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Questions about getting NPIP certified - Page 2

post #11 of 17
Quote:
Originally Posted by mamatink7 View Post


Did you end up being able to get certified? I'm interested in it BUT in a few yrs, depending on how things go. I've heard it's a difficult and drawn out process but very much worth it.

This is a very old thread and don't believe the OP will see this. We certified the new flock early December. It's not a difficult or drawn out process. The hardest part for me was having anyone call back from my state. That was a months long process that if I persistently called every day could have shortened to a week probably. After that it's simple, person doing the testing will contact you to work out the day you both are available. Pullorum is what NPIP is all about. With Avian Flu many states added that which is the random mouth swab that is sent to a lab. Pullorum test is blood sample and quick chemical reaction for instant result. Other states add what ever test they want. NPIP though a national program is administered  by each state so slightly different for each. Some have fee, some free, some test all birds every year others all birds first year and random birds each year after, etc. Heck, there is one state I know of that has classes so poultry people can be certified to conduct their own tests. This of course makes far too much sense and costs the state next to nothing compared to multiple full time vertrenarian employees driving across the state everyday to conduct a test a high school kid could do with less than an hour of training so didn't catch on. 

 

The only way you'll know what Ohio does or requires is to contact:

 

OH

Jim Chakeres, Ohio Poultry Association, 5930 Sharon Woods Blvd., Columbus 43229. Phone: (614)882-6111; FAX: (614)882-9444. E-mail: jchakeres@ohiopoultry.org

Leslie Stewart, Ohio Poultry Association, 5930 Sharon Woods Blvd., Columbus 43229. Phone: (614)882-6111; FAX: (614)882-9444. E-mail: LStewart@ohiopoultry.org

 

Here are the various State contacts:

 

http://www.poultryimprovement.org/documents/OfficialStateAgencies3-11-2016.pdf

Everybody talks about the weather, but nobody does anything about it.

 

-Charles Dudley Warner

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Everybody talks about the weather, but nobody does anything about it.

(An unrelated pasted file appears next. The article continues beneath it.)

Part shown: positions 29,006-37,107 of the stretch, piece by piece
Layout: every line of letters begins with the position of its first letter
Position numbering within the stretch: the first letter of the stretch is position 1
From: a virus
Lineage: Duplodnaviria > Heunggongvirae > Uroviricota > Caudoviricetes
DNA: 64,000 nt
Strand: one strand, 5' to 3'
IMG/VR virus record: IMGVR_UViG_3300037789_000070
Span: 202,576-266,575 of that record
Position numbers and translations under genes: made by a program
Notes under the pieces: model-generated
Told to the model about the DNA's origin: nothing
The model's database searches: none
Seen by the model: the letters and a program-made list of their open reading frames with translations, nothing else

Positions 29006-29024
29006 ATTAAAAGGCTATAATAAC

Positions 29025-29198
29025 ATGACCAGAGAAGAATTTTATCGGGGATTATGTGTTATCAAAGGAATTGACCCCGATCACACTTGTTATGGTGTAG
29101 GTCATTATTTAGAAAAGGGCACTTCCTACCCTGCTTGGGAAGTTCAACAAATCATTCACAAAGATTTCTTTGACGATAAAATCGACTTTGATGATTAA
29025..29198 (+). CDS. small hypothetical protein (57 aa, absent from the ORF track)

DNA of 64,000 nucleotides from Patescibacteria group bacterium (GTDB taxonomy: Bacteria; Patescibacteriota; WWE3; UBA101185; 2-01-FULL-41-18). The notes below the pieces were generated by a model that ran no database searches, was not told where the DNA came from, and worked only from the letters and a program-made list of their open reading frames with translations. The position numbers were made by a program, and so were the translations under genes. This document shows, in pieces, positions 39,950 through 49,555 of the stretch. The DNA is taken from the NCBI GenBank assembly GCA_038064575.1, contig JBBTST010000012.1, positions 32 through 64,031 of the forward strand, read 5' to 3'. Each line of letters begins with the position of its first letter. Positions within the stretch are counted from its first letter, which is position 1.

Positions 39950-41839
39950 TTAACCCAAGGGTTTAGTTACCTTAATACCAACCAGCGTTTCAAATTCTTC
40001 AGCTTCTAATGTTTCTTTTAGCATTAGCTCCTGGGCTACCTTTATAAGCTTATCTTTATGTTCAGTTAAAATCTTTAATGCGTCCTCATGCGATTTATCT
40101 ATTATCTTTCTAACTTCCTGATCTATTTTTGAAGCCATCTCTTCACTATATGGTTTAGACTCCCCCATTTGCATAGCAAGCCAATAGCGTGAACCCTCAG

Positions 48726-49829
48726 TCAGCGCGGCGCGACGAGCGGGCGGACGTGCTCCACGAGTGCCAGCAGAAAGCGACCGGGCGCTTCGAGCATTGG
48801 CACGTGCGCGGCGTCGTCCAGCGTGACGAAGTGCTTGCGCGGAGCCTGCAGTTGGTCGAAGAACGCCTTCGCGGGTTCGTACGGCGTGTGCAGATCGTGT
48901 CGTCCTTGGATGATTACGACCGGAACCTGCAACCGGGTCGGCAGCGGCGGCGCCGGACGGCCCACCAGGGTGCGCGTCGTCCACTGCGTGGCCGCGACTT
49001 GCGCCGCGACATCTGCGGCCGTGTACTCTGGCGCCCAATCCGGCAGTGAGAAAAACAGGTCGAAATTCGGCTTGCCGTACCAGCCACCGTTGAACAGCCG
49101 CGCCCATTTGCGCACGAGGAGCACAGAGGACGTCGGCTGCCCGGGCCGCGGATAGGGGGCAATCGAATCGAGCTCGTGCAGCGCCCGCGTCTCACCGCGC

-Charles Dudley Warner

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post #12 of 17
Quote:
Originally Posted by Egghead_Jr View Post

This is a very old thread and don't believe the OP will see this. We certified the new flock early December. It's not a difficult or drawn out process. The hardest part for me was having anyone call back from my state. That was a months long process that if I persistently called every day could have shortened to a week probably. After that it's simple, person doing the testing will contact you to work out the day you both are available. Pullorum is what NPIP is all about. With Avian Flu many states added that which is the random mouth swab that is sent to a lab. Pullorum test is blood sample and quick chemical reaction for instant result. Other states add what ever test they want. NPIP though a national program is administered  by each state so slightly different for each. Some have fee, some free, some test all birds every year others all birds first year and random birds each year after, etc. Heck, there is one state I know of that has classes so poultry people can be certified to conduct their own tests. This of course makes far too much sense and costs the state next to nothing compared to multiple full time vertrenarian employees driving across the state everyday to conduct a test a high school kid could do with less than an hour of training so didn't catch on. 

The only way you'll know what Ohio does or requires is to contact:

OH
Jim Chakeres, Ohio Poultry Association, 5930 Sharon Woods Blvd., Columbus 43229. Phone: (614)882-6111; FAX: (614)882-9444. E-mail: jchakeres@ohiopoultry.org
Leslie Stewart, Ohio Poultry Association, 5930 Sharon Woods Blvd., Columbus 43229. Phone: (614)882-6111; FAX: (614)882-9444. E-mail: LStewart@ohiopoultry.org